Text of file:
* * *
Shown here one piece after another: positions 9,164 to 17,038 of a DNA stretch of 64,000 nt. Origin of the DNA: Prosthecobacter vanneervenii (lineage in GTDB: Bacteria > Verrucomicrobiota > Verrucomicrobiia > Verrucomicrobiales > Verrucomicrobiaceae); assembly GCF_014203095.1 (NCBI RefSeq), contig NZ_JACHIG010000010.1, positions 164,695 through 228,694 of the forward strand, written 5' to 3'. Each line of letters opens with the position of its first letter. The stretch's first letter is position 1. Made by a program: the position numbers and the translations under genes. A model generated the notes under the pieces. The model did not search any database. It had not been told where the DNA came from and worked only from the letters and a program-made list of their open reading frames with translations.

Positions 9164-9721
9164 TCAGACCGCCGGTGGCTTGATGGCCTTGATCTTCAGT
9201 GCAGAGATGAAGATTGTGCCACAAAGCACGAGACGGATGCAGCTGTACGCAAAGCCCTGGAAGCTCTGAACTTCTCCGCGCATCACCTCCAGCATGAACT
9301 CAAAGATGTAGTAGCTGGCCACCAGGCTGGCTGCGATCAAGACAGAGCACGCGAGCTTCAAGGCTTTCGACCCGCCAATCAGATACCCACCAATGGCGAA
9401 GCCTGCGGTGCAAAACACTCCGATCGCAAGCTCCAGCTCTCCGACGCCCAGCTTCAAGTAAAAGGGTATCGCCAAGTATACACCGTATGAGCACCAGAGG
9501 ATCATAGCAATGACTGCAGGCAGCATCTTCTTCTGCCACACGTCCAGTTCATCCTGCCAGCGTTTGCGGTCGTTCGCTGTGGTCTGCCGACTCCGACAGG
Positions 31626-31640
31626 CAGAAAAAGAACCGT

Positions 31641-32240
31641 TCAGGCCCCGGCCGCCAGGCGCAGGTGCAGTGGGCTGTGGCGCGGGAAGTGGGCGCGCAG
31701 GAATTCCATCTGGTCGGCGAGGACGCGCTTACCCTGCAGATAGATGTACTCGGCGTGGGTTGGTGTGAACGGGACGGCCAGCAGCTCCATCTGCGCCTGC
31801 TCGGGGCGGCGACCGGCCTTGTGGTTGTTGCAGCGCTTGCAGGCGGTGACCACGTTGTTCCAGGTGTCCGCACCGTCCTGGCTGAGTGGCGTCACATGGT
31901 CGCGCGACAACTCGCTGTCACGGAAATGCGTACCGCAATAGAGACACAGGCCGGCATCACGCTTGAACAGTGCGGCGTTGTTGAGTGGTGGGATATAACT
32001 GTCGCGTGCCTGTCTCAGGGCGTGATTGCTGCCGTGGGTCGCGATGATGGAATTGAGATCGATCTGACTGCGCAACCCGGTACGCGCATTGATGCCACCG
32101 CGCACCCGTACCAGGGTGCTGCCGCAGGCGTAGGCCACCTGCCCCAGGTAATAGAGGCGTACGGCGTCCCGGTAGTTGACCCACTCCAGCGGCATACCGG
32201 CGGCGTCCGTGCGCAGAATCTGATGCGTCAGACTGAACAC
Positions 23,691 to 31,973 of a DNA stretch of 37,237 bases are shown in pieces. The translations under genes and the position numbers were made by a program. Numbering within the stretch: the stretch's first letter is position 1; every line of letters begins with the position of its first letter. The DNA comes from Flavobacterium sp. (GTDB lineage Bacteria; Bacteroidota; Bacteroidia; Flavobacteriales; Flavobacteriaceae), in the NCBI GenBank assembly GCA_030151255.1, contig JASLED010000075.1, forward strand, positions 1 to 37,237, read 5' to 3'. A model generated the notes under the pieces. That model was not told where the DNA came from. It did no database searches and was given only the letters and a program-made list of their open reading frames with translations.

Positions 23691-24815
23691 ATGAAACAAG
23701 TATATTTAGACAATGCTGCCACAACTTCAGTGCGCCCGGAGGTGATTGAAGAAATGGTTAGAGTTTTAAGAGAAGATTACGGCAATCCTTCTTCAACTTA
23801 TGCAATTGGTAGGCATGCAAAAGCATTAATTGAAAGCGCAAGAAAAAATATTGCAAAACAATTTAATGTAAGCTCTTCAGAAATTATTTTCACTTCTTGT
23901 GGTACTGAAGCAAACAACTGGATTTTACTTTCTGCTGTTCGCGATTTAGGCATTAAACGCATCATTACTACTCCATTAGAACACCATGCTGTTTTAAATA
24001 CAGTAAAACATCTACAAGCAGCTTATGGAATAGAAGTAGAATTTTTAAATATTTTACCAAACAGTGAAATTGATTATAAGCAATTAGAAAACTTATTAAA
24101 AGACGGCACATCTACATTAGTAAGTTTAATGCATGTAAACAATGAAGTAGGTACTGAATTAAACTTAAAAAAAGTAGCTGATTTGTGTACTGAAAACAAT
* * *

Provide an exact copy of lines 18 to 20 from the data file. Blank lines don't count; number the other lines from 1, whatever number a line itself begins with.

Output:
Positions 23,691 to 31,973 of a DNA stretch of 37,237 bases are shown in pieces. The translations under genes and the position numbers were made by a program. Numbering within the stretch: the stretch's first letter is position 1; every line of letters begins with the position of its first letter. The DNA comes from Flavobacterium sp. (GTDB lineage Bacteria; Bacteroidota; Bacteroidia; Flavobacteriales; Flavobacteriaceae), in the NCBI GenBank assembly GCA_030151255.1, contig JASLED010000075.1, forward strand, positions 1 to 37,237, read 5' to 3'. A model generated the notes under the pieces. That model was not told where the DNA came from. It did no database searches and was given only the letters and a program-made list of their open reading frames with translations.

Positions 23691-24815
23691 ATGAAACAAG